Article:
Reintroducing the UK's rarest lizard to the Fylde Sand Dunes

Reintroducing the UK's rarest lizard to the Fylde Sand Dunes

©Jeff Gorse

Last Sunday, I was lucky enough to be part of the final release of the UK's rarest lizard, the sand lizard, onto the Fylde Sand Dunes! It was the end of an era for the captive breeding programme for this site, but the beginning of a new chapter for these lizards in the wilds of the Fylde Sand Dunes...and it was all caught on camera for the local and regional news!

For the last three years, the Fylde Sand Dunes Project have been working with the Fylde and North Merseyside Amphibian and Reptile Group to successfully reintroduce the rare sand lizard on to our dunes.

Sand Lizard

Sand Lizard before its re-introduction.

© Amy Pennington

The sand lizard has been extinct in the area since at least the 1960s. It is thought  that this is a result of the urbanisation of the surrounding towns, leading to the fragmentation and destruction of the sand dunes. The degradation of the sand lizard's supporting habitat meant  that the population of Fylde could no longer be supported on the dunes. This wasn't the only area to see a local extinction, the species has also been lost from north and west Wales, Cheshire, Kent, Sussex, Berkshire, Hampshire, Devon and Cornwall. Native populations now only remain in Merseyside, Surrey, and Dorset - though even here, losses of between 90 and 97% of the populations have occurred!

It is due to these losses, that the sand lizard is part of the Amphibian and Reptile Conservation’s (ARC) Biodiversity Action Plan.  ARC are working with partner organisations like us to protect, manage and restore sites where the species occurs and to re-introduce sand lizards to managed sites in their historic range.

Over the last three years conservationists have been giving the UK’s rarest lizard a helping hand. Captive bred sand lizards have been released onto the Fylde Sand Dunes as part of a long-term conservation project to restore the species’ status and historic range within the UK.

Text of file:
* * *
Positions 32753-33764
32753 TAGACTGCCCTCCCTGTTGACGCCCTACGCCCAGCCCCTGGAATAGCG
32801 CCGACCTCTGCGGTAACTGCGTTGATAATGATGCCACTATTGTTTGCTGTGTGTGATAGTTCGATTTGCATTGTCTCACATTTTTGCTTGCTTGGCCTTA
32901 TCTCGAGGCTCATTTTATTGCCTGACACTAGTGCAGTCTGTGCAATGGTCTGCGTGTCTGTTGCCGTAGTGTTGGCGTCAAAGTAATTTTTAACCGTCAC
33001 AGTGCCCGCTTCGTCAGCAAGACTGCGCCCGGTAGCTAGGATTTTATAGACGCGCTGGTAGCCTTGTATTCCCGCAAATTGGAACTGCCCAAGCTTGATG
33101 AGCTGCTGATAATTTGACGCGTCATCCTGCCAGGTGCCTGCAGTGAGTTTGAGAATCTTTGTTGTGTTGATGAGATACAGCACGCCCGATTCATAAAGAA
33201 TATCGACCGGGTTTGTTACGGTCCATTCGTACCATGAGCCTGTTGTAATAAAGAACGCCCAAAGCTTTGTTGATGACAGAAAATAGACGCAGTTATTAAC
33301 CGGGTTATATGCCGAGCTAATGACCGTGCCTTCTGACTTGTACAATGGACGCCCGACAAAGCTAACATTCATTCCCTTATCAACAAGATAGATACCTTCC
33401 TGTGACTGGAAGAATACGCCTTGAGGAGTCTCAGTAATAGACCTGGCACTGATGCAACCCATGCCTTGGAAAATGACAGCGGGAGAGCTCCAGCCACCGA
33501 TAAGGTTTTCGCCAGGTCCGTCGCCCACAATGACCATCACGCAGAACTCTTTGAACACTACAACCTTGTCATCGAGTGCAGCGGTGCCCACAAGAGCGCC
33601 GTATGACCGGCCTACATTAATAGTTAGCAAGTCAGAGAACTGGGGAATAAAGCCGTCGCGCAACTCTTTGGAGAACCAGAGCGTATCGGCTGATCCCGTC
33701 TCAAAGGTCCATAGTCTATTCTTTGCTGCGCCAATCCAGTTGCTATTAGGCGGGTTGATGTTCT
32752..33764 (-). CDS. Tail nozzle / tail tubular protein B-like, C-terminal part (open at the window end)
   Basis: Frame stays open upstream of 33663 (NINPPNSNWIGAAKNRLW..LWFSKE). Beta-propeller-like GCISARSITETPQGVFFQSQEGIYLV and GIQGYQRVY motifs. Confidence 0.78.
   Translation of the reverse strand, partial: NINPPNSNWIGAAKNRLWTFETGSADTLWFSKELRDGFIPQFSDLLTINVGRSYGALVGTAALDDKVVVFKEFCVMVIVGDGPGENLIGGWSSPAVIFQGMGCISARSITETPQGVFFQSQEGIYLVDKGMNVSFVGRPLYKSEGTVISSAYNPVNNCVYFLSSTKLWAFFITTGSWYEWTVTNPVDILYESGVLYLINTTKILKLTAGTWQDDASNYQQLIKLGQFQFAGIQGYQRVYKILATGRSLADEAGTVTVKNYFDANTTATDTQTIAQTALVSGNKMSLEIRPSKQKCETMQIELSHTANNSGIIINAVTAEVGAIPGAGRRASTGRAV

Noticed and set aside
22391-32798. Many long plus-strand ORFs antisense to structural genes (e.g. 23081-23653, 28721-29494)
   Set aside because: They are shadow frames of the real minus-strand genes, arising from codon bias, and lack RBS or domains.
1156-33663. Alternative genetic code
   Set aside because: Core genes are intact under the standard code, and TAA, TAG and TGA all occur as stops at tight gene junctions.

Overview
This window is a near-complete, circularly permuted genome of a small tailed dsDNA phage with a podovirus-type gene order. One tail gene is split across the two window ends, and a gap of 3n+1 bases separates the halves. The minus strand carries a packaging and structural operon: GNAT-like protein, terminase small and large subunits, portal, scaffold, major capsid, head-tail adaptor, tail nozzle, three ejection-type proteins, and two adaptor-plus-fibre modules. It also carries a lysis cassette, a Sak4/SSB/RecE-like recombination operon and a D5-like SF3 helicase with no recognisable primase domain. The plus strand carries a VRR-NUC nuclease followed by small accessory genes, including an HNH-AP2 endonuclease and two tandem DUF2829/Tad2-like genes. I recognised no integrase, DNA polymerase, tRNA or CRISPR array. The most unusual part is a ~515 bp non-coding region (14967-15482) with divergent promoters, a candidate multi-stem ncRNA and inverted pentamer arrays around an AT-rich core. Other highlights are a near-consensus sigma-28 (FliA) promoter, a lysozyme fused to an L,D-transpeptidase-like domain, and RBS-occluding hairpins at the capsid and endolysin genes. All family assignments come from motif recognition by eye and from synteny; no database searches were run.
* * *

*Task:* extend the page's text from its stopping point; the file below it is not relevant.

So, that is where we come in...

The staff and volunteers on the Fylde Sand Dunes Project have been working hard to successfully restore our dune system for coastal defence. This has been achieved through practical conservation work to remove invasive species and allow the dunes to expand seaward by helping them to accrete. As a result the dune habitats, which are being managed and restored, are now the perfect home for sand lizards once more!

There has been a total of four lizard releases, one in 2018 and 2019, and two that I have had the pleasure of being involved with this year! A total of 300 sand lizards have now been released in different areas of the Fylde sand dunes.

During last week's release, the lizards were only one to three weeks old - and they became TV stars! Last Sunday, BBC North West tonight spent a whole morning filming the lizards as they were introduced to their natural habitat for the first time! As they were very relaxed animals, they had plenty of opportunities to pose for the camera. This very much pleased the cameraman, who dreams of filming with David Attenborough in the future!

Andy Mills - Filmed Sand Lizard Reintroduction BBC NW Tonight

Andy Mills being filmed re introducing a Sand Lizard for BBC NW Tonight. 

© Amy Pennington

The excitement of releasing these beautiful reptiles, quickly changed as soon as I got asked for an interview - eek! My mind blanked, I almost forgot everything I have ever known about our project!